Film Review by Kam Williams
Nenette (Josiane Balasko) never left home because of her mentally-disability. So, you can imagine the shock when her mother, the loving, lifelong caretaker who had shielded her from the cruel world for over a half-century, suddenly passes away.
Finding herself in desperate straits, the autistic orphan decides to search for Antoine Berard, the long-lost father she’s never known. So, with her pet turtle Tootie in tow, Nenette sets out on foot for Angers, the town where he’s rumored to run the local pharmacy.
En route, however, she becomes lost in the woods and is lucky to stumble upon punk rock ravers inclined not only to protect her from the elements but to give Nenette a ride to her destination. Unfortunately, the disheveled drifter soon discovers that her dad has been dead for over 15 years.
The good news is that the business was inherited by his son, Paul (Michel Blanc), a half-brother Nenette didn’t know she had. The bad news is that he’s an irascible misanthrope who doesn’t get along with his customers, his staff, or even his own family.
Worse, when Nenette shows up unannounced, the miserly curmudgeon is initially more worried about protecting his inheritance than his vulnerable sibling’s welfare. Therefore, he starts circling the wagons instead of welcoming her with open arms.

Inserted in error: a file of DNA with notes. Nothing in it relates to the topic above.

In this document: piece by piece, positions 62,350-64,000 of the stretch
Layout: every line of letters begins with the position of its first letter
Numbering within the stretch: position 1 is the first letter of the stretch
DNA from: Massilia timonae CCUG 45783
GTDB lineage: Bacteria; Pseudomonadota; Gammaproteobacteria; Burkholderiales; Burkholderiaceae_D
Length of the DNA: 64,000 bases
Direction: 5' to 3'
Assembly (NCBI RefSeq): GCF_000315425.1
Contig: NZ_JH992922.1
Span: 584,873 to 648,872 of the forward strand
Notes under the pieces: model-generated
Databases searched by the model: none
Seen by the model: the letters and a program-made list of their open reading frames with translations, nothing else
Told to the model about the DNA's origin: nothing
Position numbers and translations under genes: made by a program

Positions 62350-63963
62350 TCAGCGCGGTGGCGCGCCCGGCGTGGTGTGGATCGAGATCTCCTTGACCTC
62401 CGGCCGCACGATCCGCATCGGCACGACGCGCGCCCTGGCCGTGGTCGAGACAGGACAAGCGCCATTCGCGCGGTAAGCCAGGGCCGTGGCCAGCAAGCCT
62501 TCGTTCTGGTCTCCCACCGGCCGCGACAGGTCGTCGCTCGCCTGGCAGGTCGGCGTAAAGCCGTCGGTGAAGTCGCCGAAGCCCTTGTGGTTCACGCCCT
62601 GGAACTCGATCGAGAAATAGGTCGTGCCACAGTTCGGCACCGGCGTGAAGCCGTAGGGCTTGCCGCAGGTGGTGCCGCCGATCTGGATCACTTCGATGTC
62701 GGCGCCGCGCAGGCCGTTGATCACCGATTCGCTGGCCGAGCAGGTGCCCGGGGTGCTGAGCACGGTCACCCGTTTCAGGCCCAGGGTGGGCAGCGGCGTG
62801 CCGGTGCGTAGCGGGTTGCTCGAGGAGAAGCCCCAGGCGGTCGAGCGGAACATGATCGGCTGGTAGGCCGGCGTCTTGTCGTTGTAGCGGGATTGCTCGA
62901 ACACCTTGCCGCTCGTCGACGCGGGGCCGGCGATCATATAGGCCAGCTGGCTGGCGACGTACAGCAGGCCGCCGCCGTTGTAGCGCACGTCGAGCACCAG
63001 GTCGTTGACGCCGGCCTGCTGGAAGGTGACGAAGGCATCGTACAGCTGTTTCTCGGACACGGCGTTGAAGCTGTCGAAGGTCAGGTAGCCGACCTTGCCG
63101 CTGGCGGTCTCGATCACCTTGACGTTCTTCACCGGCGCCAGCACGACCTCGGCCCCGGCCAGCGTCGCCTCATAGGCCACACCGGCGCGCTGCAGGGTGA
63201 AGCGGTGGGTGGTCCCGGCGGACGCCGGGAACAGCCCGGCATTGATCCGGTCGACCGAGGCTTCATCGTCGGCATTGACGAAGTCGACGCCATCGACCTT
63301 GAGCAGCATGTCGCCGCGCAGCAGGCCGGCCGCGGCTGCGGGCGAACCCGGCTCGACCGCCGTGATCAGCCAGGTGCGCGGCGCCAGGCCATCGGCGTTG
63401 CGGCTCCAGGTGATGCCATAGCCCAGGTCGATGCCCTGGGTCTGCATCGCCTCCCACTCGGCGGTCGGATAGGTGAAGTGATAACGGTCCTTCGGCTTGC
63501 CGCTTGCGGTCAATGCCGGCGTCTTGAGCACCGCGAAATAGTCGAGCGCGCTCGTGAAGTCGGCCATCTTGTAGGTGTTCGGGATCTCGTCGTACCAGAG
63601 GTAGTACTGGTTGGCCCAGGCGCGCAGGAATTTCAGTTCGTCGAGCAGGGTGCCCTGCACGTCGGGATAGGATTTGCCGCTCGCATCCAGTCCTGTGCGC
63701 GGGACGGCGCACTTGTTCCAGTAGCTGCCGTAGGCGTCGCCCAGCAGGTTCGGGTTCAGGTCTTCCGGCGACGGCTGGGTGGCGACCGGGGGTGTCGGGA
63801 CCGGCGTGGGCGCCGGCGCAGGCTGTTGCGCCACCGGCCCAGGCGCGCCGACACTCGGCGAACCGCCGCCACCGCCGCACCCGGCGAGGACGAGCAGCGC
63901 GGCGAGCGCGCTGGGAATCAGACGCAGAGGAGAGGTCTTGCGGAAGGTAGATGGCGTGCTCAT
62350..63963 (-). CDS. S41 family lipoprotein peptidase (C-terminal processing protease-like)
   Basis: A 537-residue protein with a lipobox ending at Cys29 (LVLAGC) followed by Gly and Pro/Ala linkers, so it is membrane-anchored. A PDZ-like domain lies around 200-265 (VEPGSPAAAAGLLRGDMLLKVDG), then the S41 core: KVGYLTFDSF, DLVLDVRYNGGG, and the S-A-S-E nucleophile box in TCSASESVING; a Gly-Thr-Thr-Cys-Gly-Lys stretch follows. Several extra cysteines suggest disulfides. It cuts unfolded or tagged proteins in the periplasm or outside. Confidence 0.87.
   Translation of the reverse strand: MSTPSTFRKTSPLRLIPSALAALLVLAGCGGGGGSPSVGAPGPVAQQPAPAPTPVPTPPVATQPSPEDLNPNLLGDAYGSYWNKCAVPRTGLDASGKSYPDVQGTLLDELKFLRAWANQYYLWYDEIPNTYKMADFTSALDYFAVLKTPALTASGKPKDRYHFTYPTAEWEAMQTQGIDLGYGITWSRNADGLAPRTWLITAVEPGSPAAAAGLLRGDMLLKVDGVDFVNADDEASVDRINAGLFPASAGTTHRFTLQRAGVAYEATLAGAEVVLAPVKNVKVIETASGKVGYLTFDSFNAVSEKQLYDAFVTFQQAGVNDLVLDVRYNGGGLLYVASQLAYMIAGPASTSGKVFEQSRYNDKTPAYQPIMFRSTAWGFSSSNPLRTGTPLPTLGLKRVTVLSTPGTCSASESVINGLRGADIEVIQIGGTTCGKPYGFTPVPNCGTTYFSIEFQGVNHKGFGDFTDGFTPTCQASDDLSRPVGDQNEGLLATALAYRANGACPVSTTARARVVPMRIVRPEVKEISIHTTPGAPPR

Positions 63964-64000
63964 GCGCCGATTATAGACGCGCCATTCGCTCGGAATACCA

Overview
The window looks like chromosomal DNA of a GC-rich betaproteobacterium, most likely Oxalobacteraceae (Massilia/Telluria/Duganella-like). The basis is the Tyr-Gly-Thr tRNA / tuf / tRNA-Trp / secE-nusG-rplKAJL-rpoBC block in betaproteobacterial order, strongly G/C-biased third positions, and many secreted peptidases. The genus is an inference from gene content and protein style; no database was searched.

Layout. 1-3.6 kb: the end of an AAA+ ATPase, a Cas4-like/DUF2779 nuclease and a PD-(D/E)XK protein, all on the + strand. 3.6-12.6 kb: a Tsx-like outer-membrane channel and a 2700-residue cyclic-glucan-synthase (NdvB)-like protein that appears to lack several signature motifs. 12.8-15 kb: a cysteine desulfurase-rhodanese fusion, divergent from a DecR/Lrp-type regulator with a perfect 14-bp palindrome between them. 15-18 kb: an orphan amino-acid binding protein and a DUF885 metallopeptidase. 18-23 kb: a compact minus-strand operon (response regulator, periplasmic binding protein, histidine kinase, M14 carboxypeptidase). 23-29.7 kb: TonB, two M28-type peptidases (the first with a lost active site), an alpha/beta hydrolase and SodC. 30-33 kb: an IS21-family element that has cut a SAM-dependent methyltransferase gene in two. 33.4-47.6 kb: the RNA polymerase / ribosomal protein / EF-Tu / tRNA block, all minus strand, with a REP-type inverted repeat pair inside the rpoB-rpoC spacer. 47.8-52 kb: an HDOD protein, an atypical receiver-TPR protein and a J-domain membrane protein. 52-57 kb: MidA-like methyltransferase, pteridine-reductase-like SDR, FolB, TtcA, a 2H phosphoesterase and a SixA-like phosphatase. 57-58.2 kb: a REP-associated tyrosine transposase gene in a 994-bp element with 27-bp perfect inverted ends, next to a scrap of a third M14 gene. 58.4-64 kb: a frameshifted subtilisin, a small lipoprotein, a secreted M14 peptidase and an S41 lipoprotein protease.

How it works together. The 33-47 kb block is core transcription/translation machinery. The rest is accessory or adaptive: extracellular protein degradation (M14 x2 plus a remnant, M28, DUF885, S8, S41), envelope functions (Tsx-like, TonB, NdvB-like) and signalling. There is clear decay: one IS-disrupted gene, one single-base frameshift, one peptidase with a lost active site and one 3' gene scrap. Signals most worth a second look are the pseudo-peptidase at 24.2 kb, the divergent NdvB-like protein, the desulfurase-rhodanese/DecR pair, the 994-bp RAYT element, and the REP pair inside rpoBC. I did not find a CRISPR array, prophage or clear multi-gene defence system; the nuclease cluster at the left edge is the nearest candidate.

First, he consults an attorney about cutting her out of their father’s estate. Then, he hastily makes arrangements to ship her right back where she came from.
That plan goes totally awry when well-meaning Nanette accidentally spikes his coffee with a couple of hits of Ecstasy. The mood-altering drug puts Paul into a euphoric state for an eventful day of redemption during which he proceeds to mend fences with estranged friends and relatives. Thus, the burning question becomes whether the narcotic will have a temporary or salutary effect on him.
Written and directed by, and starring Josiane Balasko, Demi-Soeur is a touching tale which might best described as an engaging blend of Nebraska (2013) and Amelie (2001). For, Nenette exhibits the same dogged determination as Bruce Dern in the former film, as well the endearing naivete which enabled Audrey Tautou’s title character’s ability to touch the hearts of everyone she encountered in the latter.
A poignant parable which puts what matters most in proper perspective.
Very Good (3 stars)
In French with subtitles
Running time: 86 minutes
Distributor: Rialto Pictures / StudioCanal
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